The granddaughter of Holocaust survivors, Victoria Herrmann ’12 came to Lehigh to study international relations, with the intent to do meaningful work in human rights. “I was inspired to do something with the opportunity of going to college, of making sure that ‘never again’ was actually ‘never again,’ a pledge that we would do better in the future,” she says.
Herrmann also had an interest in the environment, but she viewed it more as a hobby, having loved to play in the woods near her home as she grew up. But in her first year at Lehigh, she joined the environmental club Green Action, where she learned about climate change and its impact on ecosystems and communities. “That led me to a pretty big about-face in both what I studied and got engaged with at Lehigh and what I was interested in doing once I left Lehigh,” she says.
Herrmann joined a Lehigh delegation to a national youth climate conference, Power Shift, in Washington, D.C. “Through that experience, I realized that I could still work in policy, I could still work in human rights and ensure everyone was safe and secure and healthy in a climate change world, but pair that with science, pair that with how to understand the rapid changes that this planet was experiencing in 2008 and is still experiencing in 2021.”
As an undergraduate, Herrmann helped sort through trash bins on University Lawn to demonstrate the amount of garbage not being recycled. She met with Lehigh’s Dining Services staff to discuss reusable takeout containers. She stood outside Linderman Library to ask students, faculty and staff to sign a petition to get rid of Styrofoam on campus.
Now Herrmann is making an impact on climate change issues on the national and international stage. In 2019, Apolitical, a peer-to-peer learning platform for governments, named her among the Top 100 World’s Most Influential People in Climate Policy, alongside people such as former Vice President Al Gore and Swedish environmental activist Greta Thunberg.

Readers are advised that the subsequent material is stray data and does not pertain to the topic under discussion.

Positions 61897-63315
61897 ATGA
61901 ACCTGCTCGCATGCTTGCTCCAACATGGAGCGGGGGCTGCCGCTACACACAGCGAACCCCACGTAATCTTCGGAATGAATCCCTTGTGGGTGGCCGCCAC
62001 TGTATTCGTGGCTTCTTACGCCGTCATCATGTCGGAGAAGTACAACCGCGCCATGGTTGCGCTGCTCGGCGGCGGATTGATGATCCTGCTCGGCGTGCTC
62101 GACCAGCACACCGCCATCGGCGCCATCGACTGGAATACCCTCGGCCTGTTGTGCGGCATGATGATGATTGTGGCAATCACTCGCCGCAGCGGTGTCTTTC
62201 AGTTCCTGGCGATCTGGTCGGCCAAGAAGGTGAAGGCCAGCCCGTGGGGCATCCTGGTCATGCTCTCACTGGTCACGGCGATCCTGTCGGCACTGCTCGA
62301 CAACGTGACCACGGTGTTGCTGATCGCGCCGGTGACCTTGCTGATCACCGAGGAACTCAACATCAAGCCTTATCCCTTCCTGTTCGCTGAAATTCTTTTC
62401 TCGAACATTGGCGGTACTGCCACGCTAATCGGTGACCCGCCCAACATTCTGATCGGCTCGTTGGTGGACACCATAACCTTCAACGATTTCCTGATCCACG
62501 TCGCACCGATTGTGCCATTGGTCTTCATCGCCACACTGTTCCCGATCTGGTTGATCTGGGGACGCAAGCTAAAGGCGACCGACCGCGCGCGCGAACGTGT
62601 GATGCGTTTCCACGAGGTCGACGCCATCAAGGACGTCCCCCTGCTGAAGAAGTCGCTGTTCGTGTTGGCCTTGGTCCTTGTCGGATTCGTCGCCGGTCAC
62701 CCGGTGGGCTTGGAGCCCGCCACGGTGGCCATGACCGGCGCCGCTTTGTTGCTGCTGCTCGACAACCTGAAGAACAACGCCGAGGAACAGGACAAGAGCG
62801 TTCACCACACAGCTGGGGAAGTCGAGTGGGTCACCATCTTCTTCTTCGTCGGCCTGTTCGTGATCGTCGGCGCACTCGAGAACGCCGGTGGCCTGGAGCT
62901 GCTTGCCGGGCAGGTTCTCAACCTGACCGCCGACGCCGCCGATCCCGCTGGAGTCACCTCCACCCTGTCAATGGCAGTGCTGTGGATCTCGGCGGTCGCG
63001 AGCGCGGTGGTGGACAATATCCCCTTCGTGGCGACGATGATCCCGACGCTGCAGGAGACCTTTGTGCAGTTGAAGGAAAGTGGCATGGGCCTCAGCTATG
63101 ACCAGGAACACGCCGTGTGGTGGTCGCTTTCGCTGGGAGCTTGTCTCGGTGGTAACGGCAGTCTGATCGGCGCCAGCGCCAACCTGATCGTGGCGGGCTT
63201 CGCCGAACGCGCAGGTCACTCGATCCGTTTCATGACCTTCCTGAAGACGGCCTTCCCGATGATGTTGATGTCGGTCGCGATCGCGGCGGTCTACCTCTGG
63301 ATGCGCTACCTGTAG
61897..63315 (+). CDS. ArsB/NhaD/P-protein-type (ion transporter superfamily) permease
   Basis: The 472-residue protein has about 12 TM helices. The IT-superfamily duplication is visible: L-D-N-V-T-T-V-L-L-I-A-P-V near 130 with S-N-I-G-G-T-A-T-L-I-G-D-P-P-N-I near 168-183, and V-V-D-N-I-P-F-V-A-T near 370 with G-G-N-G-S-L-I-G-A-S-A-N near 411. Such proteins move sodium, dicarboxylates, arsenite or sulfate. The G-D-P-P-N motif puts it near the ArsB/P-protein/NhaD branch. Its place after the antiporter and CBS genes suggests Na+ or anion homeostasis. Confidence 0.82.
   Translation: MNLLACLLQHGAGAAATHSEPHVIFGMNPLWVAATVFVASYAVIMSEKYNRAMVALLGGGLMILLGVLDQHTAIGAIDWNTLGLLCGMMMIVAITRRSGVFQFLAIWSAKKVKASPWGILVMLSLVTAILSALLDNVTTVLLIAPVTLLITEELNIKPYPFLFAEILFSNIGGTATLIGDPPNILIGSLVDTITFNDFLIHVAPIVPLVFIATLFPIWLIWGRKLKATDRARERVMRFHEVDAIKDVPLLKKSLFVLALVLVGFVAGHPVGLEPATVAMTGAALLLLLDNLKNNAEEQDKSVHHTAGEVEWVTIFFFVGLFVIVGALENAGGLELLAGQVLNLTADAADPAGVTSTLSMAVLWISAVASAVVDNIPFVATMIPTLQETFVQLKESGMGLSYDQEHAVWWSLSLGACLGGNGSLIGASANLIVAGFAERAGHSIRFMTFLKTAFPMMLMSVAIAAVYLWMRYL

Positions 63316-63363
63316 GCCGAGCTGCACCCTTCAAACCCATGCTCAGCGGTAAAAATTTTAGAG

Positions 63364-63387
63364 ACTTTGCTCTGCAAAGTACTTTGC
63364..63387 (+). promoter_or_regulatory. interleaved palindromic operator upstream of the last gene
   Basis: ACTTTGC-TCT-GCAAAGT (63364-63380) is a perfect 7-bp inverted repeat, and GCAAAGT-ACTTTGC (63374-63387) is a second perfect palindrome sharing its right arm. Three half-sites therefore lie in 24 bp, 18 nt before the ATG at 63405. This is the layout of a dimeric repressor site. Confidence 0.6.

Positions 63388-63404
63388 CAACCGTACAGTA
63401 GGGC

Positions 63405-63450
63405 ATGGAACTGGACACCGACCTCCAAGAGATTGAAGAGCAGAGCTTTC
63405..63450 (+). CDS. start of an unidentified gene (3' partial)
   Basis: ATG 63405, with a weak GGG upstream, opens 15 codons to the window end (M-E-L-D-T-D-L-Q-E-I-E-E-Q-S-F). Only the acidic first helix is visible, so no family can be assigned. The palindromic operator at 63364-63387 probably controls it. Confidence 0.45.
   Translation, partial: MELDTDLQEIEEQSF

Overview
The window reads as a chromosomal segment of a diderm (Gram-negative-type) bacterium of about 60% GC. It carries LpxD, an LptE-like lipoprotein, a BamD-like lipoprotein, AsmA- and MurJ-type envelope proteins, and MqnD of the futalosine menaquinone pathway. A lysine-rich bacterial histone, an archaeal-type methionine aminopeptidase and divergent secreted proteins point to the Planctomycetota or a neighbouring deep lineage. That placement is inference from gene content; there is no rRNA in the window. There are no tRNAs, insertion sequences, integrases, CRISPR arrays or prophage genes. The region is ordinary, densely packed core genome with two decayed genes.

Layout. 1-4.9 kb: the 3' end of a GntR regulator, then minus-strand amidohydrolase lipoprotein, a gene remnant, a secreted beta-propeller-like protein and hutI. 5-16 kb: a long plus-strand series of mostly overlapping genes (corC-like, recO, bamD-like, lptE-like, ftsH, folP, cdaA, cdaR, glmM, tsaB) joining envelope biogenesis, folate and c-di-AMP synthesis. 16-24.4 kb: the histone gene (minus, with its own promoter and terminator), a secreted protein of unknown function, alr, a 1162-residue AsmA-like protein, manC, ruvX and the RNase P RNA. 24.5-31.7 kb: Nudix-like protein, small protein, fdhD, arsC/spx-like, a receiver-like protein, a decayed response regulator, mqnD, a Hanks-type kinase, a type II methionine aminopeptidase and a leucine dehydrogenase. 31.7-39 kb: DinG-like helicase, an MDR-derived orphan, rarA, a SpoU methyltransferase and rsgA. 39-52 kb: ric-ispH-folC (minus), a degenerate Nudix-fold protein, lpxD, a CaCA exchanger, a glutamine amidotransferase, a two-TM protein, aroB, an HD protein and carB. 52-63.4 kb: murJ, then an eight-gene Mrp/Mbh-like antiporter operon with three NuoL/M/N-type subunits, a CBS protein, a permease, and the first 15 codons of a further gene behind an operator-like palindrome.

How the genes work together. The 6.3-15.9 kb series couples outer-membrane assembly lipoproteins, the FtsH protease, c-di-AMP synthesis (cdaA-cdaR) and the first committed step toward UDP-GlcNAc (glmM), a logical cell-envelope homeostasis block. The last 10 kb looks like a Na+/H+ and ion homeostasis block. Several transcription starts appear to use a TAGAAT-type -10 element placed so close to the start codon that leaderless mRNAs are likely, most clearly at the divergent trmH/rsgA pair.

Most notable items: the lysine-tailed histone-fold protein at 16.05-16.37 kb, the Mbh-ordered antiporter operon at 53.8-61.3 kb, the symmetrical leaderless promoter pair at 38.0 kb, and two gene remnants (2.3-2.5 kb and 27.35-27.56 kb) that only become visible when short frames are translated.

As the president and managing director of the Arctic Institute in Washington, D.C., Herrmann is leading the nonprofit network in its mission to achieve a secure and sustainable Arctic through research, policy, projects and publications. One such project, Rise Up to Rising Tides, connects pro bono experts with climate-affected communities in an effort to safeguard the heritage of Americans at risk of being displaced due to rising waters.
Also, as a National Geographic Explorer, Herrmann studies climate-induced displacement, migration and relocation in North America and Fiji. In a project with National Geographic, she met with local leaders across the U.S. and its territories over two years to learn how climate change was affecting their communities and to discuss solutions.
“It was really a big listening tour, to understand what a mayor in Mississippi, what a village elder in the American Arctic, what the mayor of Miami needed most from our federal government to keep their cities, their villages, their communities safe,” she says. “That was really the vision for the storytelling aspect of America’s Eroding Edges.
“I wanted people to read our stories, to watch our upcoming documentary and see themselves in our climate change story—that no matter where you live in America, whether it's the Great Plains or the Great Lakes, whether it's in the mountains or on the coastlines, climate change is already impacting you. And it is part of your responsibility to step up and be part of America’s climate solutions, because that's how we keep the country safe and we move forward, despite 22 $1 billion disasters in a year, like we experienced in 2020.”
"At the end of the day, that's the goal of all my work, to show people that climate change is your story, but also climate solutions are your story."
After graduating from Lehigh, Herrmann earned a master’s degree in international relations and affairs at Carleton University in Ottawa, where she was a Fulbright Scholar, and a doctoral degree in geography with a specialization in polar studies at the University of Cambridge through a Gates scholarship. She is a member of Lehigh’s Alumni Advisory Council for the Office of Sustainability and helped to shape the university’s sustainability strategic plan.
Through National Geographic, Herrmann talks about climate change at workshops and in Zoom sessions with middle school and high school students, many of whom have sent her notes afterward to say they went from feeling hopeless about climate change to feeling hopeful.
“At the end of the day,” she says, “that’s the goal of all of my work, to show people that climate change is your story, but also climate solutions are your story. It doesn’t matter who you are. You can be a middle school student, you can be an accountant, you can be an artist. Everyone has a part to play in climate change solutions. And if I can get one student to write to me to say that they found that pathway to be a climate change champion, then I've done my job.”